Frank Bramblett

Frank Bramblett,  American, 1947 – 2015

Frank Bramblett was an artist.  A retrospective of his work took place at the Woodmere Museum in the Chestnut Hill section of Philadelphia in spring and early summer, 2015.

Born in 1947 in Wedowee, Alabama, Frank Bramblett taught at the Tyler School of Art in Philadelphia for 40 years. This work is entirely in the artist’s possession, kept away from the eyes of his students whose trajectory he did not want to skewer.

Referred to as paintings, his work is built up on the canvas using many substances and many tools some of which he adapted to the ends of his painting.  The director of Woodmere classified this kind of painting as ‘process’ painting.

Frank Bramblett’s work is at one and the same time abstract and naturalistic.

The real world is literally in his paintings. At the same time, they represent views of the world which are entirely his.  We may not see things as he sees them but he offers us the possibility of seeing them in his way and in many other ways.

The artist spoke at  Woodmere Museum in May 2015: a man of distinct values: egalitarianism, endurance, attachment to beauty and to the idea that we should remain open to more and more difficult quests and not linger on the road. A man who considers himself an outsider but has never made a fetish of the notion. A man also who thinks that we are almost all artists.

I’ve never seen quite the like of these works. The description which came to mind for Frank Bramblett is a hidden wholeness (Thomas Merton) thankfully now made visible in this retrospective.

 A catalogue of the artist’s work is online at the website of Woodmere Museum.

                                      

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Knot Nothing, 1999; enamel paints, acrylic paints, diatomaceous earth and graphite powder on canvas

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The Hypothetical Marriage of Monsieur Marcel Duchamp and Miss Helen Keller, 1982, and detail; floor tile, silicon rubber, mirror, glass, enamel, coloured chalk and felt on panel.

This painting represents not only the artist’s close marriage with his wife but also his grounding both in Alabama, Helen Keller’s home state,  and Pennsylvania where the artist had most of his creative life.  The painting makes reference to Marcel Duchamp, whose major work is in the guardianship of the Philadelphia Musuem of Art.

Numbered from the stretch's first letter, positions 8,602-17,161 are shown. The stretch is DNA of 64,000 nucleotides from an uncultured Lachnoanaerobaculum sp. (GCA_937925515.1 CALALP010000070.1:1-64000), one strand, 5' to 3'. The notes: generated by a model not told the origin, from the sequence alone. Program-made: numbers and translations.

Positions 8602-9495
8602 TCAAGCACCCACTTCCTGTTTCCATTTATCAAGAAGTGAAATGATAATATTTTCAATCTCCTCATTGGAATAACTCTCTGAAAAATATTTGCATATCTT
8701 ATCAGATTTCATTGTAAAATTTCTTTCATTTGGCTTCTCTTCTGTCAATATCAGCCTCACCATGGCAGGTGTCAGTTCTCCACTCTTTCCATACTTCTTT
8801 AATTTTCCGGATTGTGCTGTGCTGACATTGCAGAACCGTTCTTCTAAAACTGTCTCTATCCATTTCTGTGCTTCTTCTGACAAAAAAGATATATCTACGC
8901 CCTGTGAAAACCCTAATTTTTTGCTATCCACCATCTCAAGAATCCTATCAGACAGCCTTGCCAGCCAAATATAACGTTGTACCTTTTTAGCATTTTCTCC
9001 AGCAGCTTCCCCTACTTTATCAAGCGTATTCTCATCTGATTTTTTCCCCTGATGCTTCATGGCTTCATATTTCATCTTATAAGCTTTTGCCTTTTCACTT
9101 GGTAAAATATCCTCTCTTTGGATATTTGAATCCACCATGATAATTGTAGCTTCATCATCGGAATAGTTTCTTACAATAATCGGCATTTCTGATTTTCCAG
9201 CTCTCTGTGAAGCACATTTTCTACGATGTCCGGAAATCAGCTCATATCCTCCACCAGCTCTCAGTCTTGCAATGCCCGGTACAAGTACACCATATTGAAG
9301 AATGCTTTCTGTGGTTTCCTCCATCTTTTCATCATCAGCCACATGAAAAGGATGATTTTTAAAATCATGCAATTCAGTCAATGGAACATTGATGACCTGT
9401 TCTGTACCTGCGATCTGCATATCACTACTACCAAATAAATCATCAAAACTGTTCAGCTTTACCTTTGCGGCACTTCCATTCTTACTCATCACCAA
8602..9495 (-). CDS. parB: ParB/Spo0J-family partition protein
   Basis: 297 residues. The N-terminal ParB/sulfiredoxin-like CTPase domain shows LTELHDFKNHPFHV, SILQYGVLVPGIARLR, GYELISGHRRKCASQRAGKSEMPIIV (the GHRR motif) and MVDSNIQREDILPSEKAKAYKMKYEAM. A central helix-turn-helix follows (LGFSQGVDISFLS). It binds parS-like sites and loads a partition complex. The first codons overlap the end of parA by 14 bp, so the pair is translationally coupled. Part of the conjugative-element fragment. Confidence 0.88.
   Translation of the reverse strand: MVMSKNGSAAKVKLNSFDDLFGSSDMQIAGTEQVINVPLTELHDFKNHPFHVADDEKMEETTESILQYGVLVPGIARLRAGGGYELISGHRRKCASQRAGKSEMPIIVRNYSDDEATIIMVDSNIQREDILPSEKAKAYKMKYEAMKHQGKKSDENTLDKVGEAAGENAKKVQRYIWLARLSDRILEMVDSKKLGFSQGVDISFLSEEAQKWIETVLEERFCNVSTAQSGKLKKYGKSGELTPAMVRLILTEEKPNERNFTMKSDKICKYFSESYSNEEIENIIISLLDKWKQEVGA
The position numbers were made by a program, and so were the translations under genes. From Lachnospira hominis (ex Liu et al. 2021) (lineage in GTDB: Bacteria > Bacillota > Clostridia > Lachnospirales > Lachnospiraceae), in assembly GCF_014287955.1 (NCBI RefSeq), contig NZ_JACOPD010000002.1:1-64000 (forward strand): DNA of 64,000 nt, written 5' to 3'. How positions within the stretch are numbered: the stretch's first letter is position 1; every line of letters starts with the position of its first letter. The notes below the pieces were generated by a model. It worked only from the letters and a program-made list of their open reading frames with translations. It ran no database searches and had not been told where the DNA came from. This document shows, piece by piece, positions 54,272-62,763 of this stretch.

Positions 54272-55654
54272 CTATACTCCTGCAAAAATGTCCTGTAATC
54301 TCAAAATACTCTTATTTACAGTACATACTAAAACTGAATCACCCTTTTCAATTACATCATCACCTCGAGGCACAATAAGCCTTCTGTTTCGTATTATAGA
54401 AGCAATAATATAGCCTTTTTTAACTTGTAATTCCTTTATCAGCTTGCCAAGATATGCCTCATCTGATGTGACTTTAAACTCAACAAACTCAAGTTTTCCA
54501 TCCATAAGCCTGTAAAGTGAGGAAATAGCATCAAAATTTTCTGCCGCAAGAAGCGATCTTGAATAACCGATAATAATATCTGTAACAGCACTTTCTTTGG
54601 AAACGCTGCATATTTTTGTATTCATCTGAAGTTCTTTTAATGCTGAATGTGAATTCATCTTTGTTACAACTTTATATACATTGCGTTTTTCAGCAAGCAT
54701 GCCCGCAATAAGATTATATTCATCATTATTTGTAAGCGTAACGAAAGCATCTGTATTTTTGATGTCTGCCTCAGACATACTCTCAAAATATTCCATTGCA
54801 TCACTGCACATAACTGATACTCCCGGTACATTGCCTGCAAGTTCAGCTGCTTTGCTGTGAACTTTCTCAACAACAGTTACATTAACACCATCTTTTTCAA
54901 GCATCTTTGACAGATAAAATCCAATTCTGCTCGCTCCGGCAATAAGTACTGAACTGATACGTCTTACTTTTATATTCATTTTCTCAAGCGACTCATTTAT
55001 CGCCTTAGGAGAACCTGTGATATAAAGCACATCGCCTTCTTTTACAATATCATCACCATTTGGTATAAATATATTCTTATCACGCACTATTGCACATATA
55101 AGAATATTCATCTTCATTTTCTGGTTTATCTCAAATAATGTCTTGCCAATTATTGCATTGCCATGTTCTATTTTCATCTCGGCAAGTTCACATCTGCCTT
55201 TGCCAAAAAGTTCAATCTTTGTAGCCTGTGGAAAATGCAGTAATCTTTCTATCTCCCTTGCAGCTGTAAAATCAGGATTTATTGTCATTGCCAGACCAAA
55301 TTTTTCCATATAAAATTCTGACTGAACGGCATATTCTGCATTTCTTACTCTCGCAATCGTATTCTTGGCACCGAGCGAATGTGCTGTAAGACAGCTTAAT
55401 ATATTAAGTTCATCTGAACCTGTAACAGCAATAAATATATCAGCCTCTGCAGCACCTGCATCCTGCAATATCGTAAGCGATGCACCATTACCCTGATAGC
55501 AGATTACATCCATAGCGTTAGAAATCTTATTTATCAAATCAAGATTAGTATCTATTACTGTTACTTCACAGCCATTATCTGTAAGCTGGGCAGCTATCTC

This work and conversation between the artist and the director of Woodmere, Bill Valerio, gave rise to an exhibition, in the late winter and spring of 2017, with a focus on the depiction of love, sex, marriage, partnerships in the art of Philadelphia and its region from Colonial times until now.

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Oh No, Yoko, and details, 1982

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Tete-A-Tete, and detail, 1999, mixed media, pigments, marble dust and encaustic on panel

This painting is a remembrance of a conversation, when a child, of the artist with a black American who explained that the disfigurations of his body were from an attack on him by a group of white men. 

Tracings of blood on every fingertip and whole body organs pulling away from each other.

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Awning, 1973; acrylic, acrylic paints, acrylic medium, watercolour and pigments on canvas

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Endurance, 1992; enamel, clay, blown glass and charcoal on panel

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Erasing Extinction, and detail, 1988; acrylic paints, marble dust, silica and charcoal on canvas

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Dive In, 2001; acrylic paints, marble dust, charcoal and photographs on canvas on panel

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Mind Mine and detail, 1998;  acrylic paint, cement powders, pencil lead, tempera, waterolour, flashe and gouache on canvas 

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Rock of Ages, 1988; encaustic on panel

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Normally Peculiar, 2001; acrylic paints, spray enamel and sign enamels, on canvas on panel

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Healing of the Chalk, and detail, 1991; encaustic, pigment and caulk on panel

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Pietra Dura, and detail,  1988; acrylic paints, graphite, marble dust, charcoal powder on canvas

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Razzle Dazzle, and detail, 1999; mixed media, marble dust, pigments,  diatomaceous earth and encaustic on panel

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San Antonio River, 1997-2000.

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